Arai says its new full-face Defiant helmet was inspired by Cycle World’s 10 Best-winning Ducati
“Arai has a great relationship with Ducati,” said Brian Weston, Managing Director at Arai Helmet, Inc., at
the Defiant’s unveiling in Los Angeles. “They wanted a helmet to go with the Streetfighter. While Arai has
never chased fashion or fads—we don’t design specifically for a given market or a certain style—we saw
a need for a new look. We wanted to give urban, naked-bike riders the core protection they need and the
styling they want.”
Known as the Rebel in Europe and Rapide-IR in Japan, the DOT/Snell M 2010-approved Defiant is based
on the RX-Q, which Arai bills as “the ultimate street helmet.” Shared features include: an “intermediate-
oval” shell shape with proprietary Super Complex Laminate Construction; ingress-easing, bottom-of-helmet
Hyper-Ridge reinforcing band; a multiple-density, single-piece EPS liner; tool-less faceshield removal; pull-down chin spoiler; brow ventilation; varying-density Facial Contour System cheek pads with emergency
release; and a removable, washable liner and neck roll.
Unique to the Defiant is a downforce-creating, front air dam that is claimed to reduce buffeting, lift and
wind noise. “The air dam is probably the most pronounced visual feature of this helmet,” said Weston.
“The sides of the dam kick turbulent air outward and away from that pocket between your shoulders and the
bottom of the helmet where most wind noise is created.”
Another alleged benefit is improved lateral stability, which keeps the helmet from rocking back and forth in turbulent conditions—experience gained from Arai’s involvement in MotoGP with Repsol Honda rider Dani
Pedrosa. Weston believes the dam is so effective that consumers will see some variation of it on the next generation of Arais.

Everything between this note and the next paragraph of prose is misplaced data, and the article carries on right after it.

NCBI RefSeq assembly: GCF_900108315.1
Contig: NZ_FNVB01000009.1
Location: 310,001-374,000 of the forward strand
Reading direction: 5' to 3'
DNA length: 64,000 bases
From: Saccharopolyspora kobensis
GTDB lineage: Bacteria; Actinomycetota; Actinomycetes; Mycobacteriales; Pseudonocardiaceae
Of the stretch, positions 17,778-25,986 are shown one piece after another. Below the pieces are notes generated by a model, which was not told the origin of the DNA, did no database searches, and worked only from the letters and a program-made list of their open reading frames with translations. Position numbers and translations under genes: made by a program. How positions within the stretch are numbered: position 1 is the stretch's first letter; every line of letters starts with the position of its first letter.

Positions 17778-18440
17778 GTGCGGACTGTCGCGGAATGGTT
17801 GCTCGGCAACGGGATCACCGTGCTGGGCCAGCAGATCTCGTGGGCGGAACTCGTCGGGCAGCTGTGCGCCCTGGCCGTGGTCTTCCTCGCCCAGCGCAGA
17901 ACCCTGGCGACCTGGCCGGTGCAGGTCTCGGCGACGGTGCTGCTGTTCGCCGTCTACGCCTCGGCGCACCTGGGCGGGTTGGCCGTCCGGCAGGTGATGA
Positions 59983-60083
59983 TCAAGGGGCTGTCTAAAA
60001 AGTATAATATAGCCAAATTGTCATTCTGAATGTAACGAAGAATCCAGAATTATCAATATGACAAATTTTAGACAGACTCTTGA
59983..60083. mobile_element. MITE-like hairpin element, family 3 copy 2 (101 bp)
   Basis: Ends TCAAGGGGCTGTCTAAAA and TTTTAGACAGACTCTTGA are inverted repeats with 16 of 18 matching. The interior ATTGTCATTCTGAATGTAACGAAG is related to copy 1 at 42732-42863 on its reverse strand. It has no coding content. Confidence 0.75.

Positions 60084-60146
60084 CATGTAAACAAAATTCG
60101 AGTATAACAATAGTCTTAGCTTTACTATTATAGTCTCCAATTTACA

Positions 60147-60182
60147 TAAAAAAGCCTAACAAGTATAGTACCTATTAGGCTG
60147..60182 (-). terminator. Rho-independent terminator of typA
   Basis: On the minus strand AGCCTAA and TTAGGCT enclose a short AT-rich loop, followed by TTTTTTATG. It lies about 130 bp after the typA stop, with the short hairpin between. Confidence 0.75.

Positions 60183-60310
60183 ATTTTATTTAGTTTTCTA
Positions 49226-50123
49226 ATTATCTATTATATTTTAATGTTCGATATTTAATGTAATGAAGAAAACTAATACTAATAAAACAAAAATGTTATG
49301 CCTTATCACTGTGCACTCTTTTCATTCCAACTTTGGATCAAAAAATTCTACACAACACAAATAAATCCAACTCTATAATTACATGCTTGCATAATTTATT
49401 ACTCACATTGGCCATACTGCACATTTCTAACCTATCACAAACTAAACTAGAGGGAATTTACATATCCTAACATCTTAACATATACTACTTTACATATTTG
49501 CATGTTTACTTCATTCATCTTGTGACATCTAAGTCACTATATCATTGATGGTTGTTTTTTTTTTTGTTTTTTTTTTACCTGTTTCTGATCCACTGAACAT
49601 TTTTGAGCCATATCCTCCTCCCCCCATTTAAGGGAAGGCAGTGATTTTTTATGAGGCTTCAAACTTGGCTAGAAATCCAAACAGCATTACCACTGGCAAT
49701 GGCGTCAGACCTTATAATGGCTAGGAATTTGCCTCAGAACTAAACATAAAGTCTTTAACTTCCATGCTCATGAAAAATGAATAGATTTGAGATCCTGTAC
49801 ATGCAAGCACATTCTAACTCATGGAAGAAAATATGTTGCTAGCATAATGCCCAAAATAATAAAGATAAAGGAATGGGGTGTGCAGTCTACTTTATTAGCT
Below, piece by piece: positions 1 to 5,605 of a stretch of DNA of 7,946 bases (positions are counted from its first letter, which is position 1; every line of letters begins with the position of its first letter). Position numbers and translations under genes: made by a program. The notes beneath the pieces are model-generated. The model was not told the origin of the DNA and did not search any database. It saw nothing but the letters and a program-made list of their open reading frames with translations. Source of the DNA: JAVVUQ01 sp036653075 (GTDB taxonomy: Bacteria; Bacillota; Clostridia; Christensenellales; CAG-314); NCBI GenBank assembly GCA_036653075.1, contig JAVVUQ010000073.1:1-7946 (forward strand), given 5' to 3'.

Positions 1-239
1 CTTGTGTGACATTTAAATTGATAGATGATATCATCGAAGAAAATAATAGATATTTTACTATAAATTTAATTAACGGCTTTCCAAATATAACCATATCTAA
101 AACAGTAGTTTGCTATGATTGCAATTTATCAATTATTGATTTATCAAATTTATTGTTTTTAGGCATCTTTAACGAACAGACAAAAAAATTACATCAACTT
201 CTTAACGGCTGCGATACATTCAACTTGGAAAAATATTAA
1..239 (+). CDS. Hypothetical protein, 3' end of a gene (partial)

Likewise exclusive to the Defiant: the broad, four-opening, three-position IR chin vent (with easily accessed mounting screw for cleaning or replacement) and large, slide-gate-closure, IC-4 upper intake vents. “A version of these vents may find their way onto another helmet if we can prove they benefit more than just urban riders,” said Weston.
Arai is also experimenting with new interior materials. “The Dry-Max used on the neck roll and bottom
of the cheek pads is hydrophobic,” said Weston. “So, in a rainstorm, it will not absorb water and thus add
weight to the helmet. Arai has tested this in MotoGP, and it’s been very well-received. So, we’re going to
test it on the street with this helmet.”
The Defiant will be available in XXS through XXXL sizes. In addition to five solid colors and six graphics
options, Arai will produce a Ducati-exclusive paint scheme. MSRP for the former will range from $619.95
to 759.95. “Because it comes with a Pinlock Max-Vision shield and anti-fog insert in the box,” said Weston, “the Defiant is going to have the same pricepoint as the Signet-Q.”
Looks first, features, quality and safety second? Not at all. “Yes, the Defiant is stylized,” said Weston, “but it’s very much an Arai underneath.”